The Club 47 reunion took place over two nights, December 28th and 29th, 1984, and featured Joan Baez and her beautiful sister, Mimi Fariña, (an angelic creature who everyone fell in love with) Richie Havens, Geoff and Maria Muldaur and a slew of other folk luminaries. Although Mimi was sweet and easy-going, her sister Joan made me pretty nervous when I approached her with my camera. Without glancing up she said, “Who are you with?” “Me First Incorporated,” I replied, thinking I was pretty smart. “Okay then, go ahead,” she said and continued playing. I took this one shot and scrammed.
I grew up hearing (and eventually playing) Pete Seeger songs like “If I Had a Hammer,” and “We Shall Overcome” around a fire pit full of glowing embers at summer camp. Just what privileged white eight-year-olds had to overcome, I’m still not sure. But he and Johnny Cash were legendary figures in my young world until the Beatles changed everything. I’d seen Pete many times over the years and happened to be backstage at New York’s Lone Star Café when I snapped this shot of him warming up on the 12-string.
I first witnessed Violent Femmes on a Wednesday night, at Folk City, in Greenwich Village in the early eighties. They were from Milwaukee and a mutual friend from Brew City had called, ordering me to go. When I arrived at the corner of 3rd Street and 6th Ave. there was a long line down the block, waiting to get in. With the opening tune, it was clear this trio of acoustic misanthropes from the Dairy State were on fire. They had the crowd whipped into a frenzy in no time. I hadn’t seen a band drive an audience that crazy since the Doors. At any moment, it felt like a riot might break out. This shot of Gordon Gano at his funky crash pad near Tompkins Square, on New York’s Lower East Side. Following Gano is Femmes bassist Brian Ritchie on the Southside of Milwaukee circa 1987.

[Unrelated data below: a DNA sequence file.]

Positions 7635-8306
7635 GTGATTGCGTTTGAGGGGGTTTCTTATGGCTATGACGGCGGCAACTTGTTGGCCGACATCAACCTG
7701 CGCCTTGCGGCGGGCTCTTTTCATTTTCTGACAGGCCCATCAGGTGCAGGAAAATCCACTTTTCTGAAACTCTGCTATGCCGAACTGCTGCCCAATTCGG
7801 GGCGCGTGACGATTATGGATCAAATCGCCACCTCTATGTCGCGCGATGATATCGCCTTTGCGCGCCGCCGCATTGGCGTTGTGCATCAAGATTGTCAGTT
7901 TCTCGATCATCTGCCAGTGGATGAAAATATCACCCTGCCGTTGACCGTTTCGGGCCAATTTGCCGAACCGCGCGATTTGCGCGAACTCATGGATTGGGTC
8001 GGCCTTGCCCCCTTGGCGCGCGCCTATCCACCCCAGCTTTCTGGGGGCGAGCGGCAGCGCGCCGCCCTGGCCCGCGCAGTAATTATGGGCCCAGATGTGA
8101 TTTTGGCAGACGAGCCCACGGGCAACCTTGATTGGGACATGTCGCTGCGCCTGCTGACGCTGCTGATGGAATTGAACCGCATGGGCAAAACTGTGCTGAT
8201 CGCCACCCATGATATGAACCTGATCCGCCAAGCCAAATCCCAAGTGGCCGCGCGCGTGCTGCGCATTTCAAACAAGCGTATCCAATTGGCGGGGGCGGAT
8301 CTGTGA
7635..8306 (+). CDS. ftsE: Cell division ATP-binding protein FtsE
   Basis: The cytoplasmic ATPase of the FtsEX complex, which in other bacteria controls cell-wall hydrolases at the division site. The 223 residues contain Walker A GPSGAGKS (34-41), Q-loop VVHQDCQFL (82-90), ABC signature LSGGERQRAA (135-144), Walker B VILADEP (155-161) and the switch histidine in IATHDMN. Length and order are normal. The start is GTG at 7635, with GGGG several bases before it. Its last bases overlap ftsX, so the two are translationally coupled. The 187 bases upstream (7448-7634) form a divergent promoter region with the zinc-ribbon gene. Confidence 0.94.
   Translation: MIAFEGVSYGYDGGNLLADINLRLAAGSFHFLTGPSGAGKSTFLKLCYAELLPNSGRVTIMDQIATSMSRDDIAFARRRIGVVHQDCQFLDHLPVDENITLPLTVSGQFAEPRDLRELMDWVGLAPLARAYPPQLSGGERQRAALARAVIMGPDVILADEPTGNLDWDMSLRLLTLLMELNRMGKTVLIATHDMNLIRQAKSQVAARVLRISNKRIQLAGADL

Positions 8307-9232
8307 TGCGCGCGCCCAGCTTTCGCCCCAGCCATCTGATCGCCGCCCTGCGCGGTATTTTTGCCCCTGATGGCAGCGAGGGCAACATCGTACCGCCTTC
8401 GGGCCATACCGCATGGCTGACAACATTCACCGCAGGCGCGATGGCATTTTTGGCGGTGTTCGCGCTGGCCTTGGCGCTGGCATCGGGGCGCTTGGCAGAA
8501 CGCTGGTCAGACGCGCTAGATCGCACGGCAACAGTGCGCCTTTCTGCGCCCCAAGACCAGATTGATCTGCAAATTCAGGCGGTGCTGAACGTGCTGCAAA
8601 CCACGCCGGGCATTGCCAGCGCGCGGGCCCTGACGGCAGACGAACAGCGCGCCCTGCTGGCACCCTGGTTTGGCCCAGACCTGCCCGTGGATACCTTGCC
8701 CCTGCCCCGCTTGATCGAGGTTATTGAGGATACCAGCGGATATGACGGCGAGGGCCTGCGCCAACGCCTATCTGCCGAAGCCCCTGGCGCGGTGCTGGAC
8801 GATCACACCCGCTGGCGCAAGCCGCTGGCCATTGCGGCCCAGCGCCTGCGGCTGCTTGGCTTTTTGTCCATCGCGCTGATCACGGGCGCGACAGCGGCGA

I met the late/great John Prine in Nashville through his engineer/producer/friend Jim Rooney. We had a few drinks at the legendary Brown’s Diner in Nashville, shot pool, did a few interviews over the years (for Musician, Frets and Sing Out!) and even played some music together. John was a great cat, funny as hell, and disarmingly honest.
Ricky Skaggs is one hell of a musician. This fan-shot was snapped backstage at Opryland, where Peter Rowan snuck me and my friend, guitarist Steve Eriksson, after assuring the guards we were “Swedish journalists on special assignment.” Like I look Swedish! I guess Steve had enough to cover both of us.
I went to visit Adrian Belew, “The Twang-Bar King” at his home, an old Victorian in Lake Geneva, Wisconsin, sometime in 1989. There were dozens of little grey birds with red beaks singing, flying, and crapping all around, inside the house, as he played a steel-body dobro in the most surprising ways, including tapping and brushing the strings with Japanese fans.
John Kruth is an author, photgrapher, songwriter, and mulit-instrumentalist who splits his time between Los Angeles and New York City.
His previous books include This Bird Has Flown: The Enduring Beauty of Rubber Soul, Fifty Years On (2015), Rhapsody in Black: The Life and Music of Roy Orbison (2013), To Live’s to Fly: The Ballad of the Late, Great Townes Van Zandt (2008), and Bright Moments: The Life and Legacy of Rahsaan Roland Kirk (2000).
You can keep up with him on Bandcamp, Wikipedia, and Facebook.